News Agencies Creates a World View

A recent article on the Web that a judge has temporarily put on hold due to the new moratorium ordered by the state’s highest court has drawn widespread attention online. The article was about a new drug for Alzheimer’s disease that have shown some promise in trials but has yet to gain approval from the FDA. In the article, the author talks about the unusual way the drug was approved, and why it is being held up. There have been many recent examples of drugs being held up in the medical process for one reason or another.

Here’s the interesting part of this article: The reporter is talking about how the lack of FDA approval meant that there was a risk that the new drug would never get tested in humans. In the article, the reporter tells of a case where the FDA put a hold on a drug meant for a paralyzed man who wants to walk again. That drug had been under clinical trials for years, but the testing had been held up because of concerns about the drug’s risks. This case raises a question about the news media’s reporting of such events: Are they too focused on the human interest and too subjective to offer any objective viewpoint? (The Wall Street Journal recently ran an article about this very issue.)

One of the things that I’ve noticed over the last decade is a tendency among news reporters to describe what they are seeing as “life-changing” events, even though in many cases it is just a change of one form or another. Take, for example, the recent advances in medical care for young patients with cancer who are living with breast and ovarian cancer. In this particular case, it is clear to see that the news media is more concerned about the story than the patient. But does this trend in reporting reflect broader trends in society?

As we have seen, both the patient and the news agencies themselves have become more cautious about expressing an opinion or taking a position on any given subject. In order to get views and information from different sources, the media needs to choose the right sources. This makes it much more difficult to objectively describe what is happening, but it can also make it easier for the news services to present a variety of perspectives and allow audiences to draw their own conclusions based on fact and not on speculation or hearsay.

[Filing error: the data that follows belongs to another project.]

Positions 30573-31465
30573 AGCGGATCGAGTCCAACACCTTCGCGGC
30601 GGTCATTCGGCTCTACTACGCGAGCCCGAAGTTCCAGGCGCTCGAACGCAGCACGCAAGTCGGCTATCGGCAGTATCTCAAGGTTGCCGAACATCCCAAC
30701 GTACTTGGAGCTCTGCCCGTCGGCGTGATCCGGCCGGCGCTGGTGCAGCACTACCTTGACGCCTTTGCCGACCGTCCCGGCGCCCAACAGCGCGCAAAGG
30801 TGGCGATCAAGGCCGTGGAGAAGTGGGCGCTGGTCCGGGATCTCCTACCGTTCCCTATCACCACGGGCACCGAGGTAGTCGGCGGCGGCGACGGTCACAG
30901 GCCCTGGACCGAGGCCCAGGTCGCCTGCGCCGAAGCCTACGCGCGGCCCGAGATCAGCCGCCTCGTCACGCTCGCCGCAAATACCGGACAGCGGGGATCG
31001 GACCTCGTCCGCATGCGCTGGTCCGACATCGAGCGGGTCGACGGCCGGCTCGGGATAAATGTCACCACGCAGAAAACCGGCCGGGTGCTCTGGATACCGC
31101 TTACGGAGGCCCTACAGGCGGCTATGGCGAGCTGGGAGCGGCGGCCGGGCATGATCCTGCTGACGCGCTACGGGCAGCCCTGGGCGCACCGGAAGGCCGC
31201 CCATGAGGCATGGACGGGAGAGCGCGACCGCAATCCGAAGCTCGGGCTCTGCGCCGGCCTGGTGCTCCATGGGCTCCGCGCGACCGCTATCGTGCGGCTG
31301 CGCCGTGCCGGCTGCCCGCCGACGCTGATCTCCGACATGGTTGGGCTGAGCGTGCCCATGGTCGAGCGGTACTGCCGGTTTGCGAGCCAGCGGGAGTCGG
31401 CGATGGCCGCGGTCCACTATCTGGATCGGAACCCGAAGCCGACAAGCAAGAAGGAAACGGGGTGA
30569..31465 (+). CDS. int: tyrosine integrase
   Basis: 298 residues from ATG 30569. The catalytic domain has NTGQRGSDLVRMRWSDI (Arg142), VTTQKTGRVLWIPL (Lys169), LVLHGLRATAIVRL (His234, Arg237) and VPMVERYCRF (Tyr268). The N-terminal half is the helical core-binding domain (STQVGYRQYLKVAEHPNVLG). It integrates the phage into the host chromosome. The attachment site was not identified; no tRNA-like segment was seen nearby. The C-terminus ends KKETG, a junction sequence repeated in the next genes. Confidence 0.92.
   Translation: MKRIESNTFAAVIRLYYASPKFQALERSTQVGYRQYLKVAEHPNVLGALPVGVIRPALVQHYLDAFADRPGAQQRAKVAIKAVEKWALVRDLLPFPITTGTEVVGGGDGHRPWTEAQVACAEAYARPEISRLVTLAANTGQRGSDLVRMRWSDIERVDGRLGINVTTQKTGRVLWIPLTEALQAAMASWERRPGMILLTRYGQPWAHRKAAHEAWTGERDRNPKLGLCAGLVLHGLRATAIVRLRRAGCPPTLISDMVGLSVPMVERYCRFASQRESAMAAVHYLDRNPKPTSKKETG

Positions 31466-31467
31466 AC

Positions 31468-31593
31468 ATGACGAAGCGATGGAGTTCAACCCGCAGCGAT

There is no simple solution to the problem of a Variety writer covering many languages speaking people in many different societies. One solution might be to select a single news agency and have them cover the various regions of the world, although this would present problems for writers. Another solution might be to develop translation systems for providing ready-to-read text in foreign languages, but again this presents problems for translators and news agencies. A third solution is to provide news services tailored to particular languages. The news agencies that cater to the Spanish speaking market for example, would obviously have to concentrate on Spanish speaking countries, while news agencies serving the English speaking market would not need to do so.

The diversity of voices that make up the news industry has been made possible through technological improvements. Computer mediated equipment, the Internet, and online distribution capabilities have all made it much easier to provide news services to clients around the world. But it is news agencies like Agence France-presse that really shape the way news is covered and distributed. Agence France-Presse concentrates on European news and events, especially French news. But they do cover international events and the information provided would benefit from being available to readers from other countries as well.